Friday, November 5, 2010

And now a word from our sponsors

Opportunities to do planetary science may be somewhat limited in Canada, so it behooves us to spread them as widely as possible when they arise. I'll be starting work with this program on December 1st as part of the 2010 round of fellowships (Post by me on this to follow in a few weeks, I hope!). The good news is that the program will also be selecting fellows next year (2011) as well. The advert is pasted below. Interested? Feel free to contact the folks listed below below, or myself, or make a comment below and I will get back to you!

CANADIAN ASTROBIOLOGY TRAINING PROGRAM
NSERC Collaborative Research and Training Experience Program
MSc, PhD, Post Doctoral Fellow positions available 2011

Astrobiology is broadly defined as the scientific study of the origin, evolution, distribution, conditions and destiny of life in the universe. This new, transdisciplinary science is based on two scientific revolutions - the recent realization that microbial life is extremely hardy and can thrive in very harsh environments previously thought uninhabitable on Earth and the explosion of space technologies that are driving the robotic exploration of Mars and other planets in the search for life in our solar system. The Canadian Astrobiology Training Program (CATP) is the first Canadian cross-disciplinary, multi-institutional undergraduate, graduate and postdoctoral training program in Astrobiology and is a NSERC–funded Collaborative Research and Training Experience Program (CREATE) (2009-2015) located at McGill University, McMaster University, University of Western Ontario, University of Toronto, and the University of Winnipeg. CATP by its very nature will be accomplished through collaborative and integrative research approaches containing elements of geology, chemistry, physics, astronomy, microbiology, and robotics. CATP trainees (~70 graduate & undergraduate students, PDFs over the next 5 years) will be exposed to innovative research and training approaches, combining fieldwork at unique Canadian analogue sites, including those in the high Arctic, with laboratory work at cutting edge analytical facilities at participating university, government, and industry partners. Shared expertise within and among institutions will be provided by means of course and seminar videoconferencing, and interdisciplinary supervision. Professional training will be enhanced by training rotations with our collaborators at CSA, MDA Space Missions, and our international partners, including NASA Ames. CATP HQP trained in various aspects of astrobiology will be at the forefront of the search for life beyond the Earth. Indeed, CATP will address the recognized lack of HQP in space science and lead to new scientific opportunities and promote Canadian participation in future missions to Mars. The skills acquired through this program will be directly transferable to various other disciplines, such as Earth and environmental sciences, robotics, medicine, and astronomy.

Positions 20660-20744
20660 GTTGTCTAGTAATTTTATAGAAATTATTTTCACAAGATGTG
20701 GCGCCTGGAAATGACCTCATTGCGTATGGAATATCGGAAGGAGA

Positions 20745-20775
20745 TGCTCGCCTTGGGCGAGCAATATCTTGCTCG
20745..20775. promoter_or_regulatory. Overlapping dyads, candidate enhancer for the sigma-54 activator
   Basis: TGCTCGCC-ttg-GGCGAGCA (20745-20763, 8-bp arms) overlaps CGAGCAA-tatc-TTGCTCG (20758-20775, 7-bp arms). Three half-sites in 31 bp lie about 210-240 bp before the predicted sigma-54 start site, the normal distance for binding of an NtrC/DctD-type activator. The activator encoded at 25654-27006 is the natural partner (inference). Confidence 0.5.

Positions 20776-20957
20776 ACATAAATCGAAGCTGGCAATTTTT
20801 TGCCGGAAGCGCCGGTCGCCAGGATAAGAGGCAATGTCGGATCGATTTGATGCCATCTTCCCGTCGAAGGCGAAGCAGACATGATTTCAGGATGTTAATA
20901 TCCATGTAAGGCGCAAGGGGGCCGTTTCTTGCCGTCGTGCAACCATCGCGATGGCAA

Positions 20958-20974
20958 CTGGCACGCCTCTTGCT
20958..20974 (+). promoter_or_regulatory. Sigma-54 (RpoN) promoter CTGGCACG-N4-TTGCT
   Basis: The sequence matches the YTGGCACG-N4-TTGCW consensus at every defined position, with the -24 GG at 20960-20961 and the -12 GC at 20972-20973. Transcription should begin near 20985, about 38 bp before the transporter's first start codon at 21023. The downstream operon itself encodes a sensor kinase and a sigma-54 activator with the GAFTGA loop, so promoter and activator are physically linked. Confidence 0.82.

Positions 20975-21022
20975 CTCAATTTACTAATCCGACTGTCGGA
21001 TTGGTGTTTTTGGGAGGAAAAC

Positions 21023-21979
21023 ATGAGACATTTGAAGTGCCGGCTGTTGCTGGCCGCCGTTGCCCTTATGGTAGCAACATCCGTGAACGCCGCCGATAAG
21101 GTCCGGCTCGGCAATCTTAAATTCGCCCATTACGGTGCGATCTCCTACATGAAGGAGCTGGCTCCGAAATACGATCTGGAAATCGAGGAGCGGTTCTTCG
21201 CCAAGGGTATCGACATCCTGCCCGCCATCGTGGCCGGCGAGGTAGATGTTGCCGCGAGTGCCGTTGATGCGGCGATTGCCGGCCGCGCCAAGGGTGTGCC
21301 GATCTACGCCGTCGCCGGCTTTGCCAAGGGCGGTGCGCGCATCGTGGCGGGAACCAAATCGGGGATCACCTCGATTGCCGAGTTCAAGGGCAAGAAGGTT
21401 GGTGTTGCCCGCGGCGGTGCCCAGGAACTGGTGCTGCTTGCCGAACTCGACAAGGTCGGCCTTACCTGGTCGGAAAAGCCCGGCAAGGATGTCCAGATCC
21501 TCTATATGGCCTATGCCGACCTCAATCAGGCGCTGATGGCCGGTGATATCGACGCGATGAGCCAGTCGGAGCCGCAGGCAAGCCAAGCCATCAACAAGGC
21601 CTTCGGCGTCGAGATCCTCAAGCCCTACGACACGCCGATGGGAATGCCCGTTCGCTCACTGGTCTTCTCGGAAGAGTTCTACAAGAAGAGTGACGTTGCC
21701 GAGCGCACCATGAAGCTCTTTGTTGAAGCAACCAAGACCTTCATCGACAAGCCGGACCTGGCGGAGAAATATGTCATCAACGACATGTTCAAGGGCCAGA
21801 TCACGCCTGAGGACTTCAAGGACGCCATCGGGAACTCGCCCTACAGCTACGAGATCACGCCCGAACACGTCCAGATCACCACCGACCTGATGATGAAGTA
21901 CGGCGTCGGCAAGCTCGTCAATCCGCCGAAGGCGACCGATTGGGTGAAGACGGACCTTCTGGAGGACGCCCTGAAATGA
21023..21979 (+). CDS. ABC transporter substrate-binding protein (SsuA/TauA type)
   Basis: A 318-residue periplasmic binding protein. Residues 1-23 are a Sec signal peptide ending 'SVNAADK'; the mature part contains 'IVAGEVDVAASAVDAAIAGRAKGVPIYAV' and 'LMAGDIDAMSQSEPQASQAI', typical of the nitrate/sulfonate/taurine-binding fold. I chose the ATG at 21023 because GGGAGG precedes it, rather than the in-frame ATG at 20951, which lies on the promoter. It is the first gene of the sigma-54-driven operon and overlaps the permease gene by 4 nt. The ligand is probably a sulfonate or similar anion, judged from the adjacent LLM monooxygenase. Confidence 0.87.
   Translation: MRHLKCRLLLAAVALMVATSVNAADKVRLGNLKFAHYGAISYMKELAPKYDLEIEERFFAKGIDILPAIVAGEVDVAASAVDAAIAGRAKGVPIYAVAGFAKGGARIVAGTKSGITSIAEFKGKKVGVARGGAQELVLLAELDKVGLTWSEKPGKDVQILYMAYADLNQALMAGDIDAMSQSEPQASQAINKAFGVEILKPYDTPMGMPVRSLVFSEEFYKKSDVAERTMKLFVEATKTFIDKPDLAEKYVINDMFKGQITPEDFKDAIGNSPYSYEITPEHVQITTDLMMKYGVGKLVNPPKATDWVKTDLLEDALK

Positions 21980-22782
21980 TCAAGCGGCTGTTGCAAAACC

We are presently seeking applicants for Graduate Student Fellowship (MSc and PhD) and Post Doctoral Fellow (PDF) positions available in 2011.

Successful applicants will have a strong interest in astrobiology and have an excellent background in microbiology/ molecular biology, geology, chemistry, physics, astronomy, and/or robotics or other related disciplines.


Applications will be received until January 14, 2011.


For detailed information on the CATP and how to apply, please visit the CATP website (http://create-astrobiology.mcgill.ca/) or please directly contact:

Mr. Robert Oxley
NSERC CREATE CATP Project Coordinator
McGill University
Telephone: (514) 398 7901 Email: robert.oxley@mcgill.ca

Thursday, November 4, 2010

DPS Follow-Up: How Science Gets Funded

It's a fact of life, we all need to eat, our cryostats need liquid nitrogen and where would we be without paying for telescope time? All those things need money, but as postdocs we're not always well acquainted with where the money comes to pay for them. At the basic level, we recognize that our supervisors get paid a salary. If they work at a University, 9 months out of the year (in the US) this salary is paid by the institution. However, if your supervisor is a research scientist, then 100% of his or her salary comes from a little something we like to call the granting system. Grants likely pay for your salary if you are a grad student or a postdoc, and the equipment and resources you marshall to do your work are typically paid for by grants. As a whole, this type of funding is called "soft money." The funding is "soft" in the sense that if the stars align badly for you and your grant proposals are rejected you will find yourself not only without that new Mass Spectrometer you needed, but may also find yourself out of a job.

Some think this aspect of science is a bit unseemly and professors often shield their students from the funding side of the equation. They think they are doing us a favour, but it is to our ultimate benefit to understand how the system works and how to use it to our advantage. The faster we figure it out, the more rapidly we can become productive professional scientists and harness the built-in power of the granting system to advance our craft. The granting agencies know this too, which is why the best of them try to help us out. NASA R&A is the model here, and Curt Neibur (whom I like to think of as the man who makes Bureaucracy fun) from NASA-HQ has been giving presentations for the past few years at career development workshops.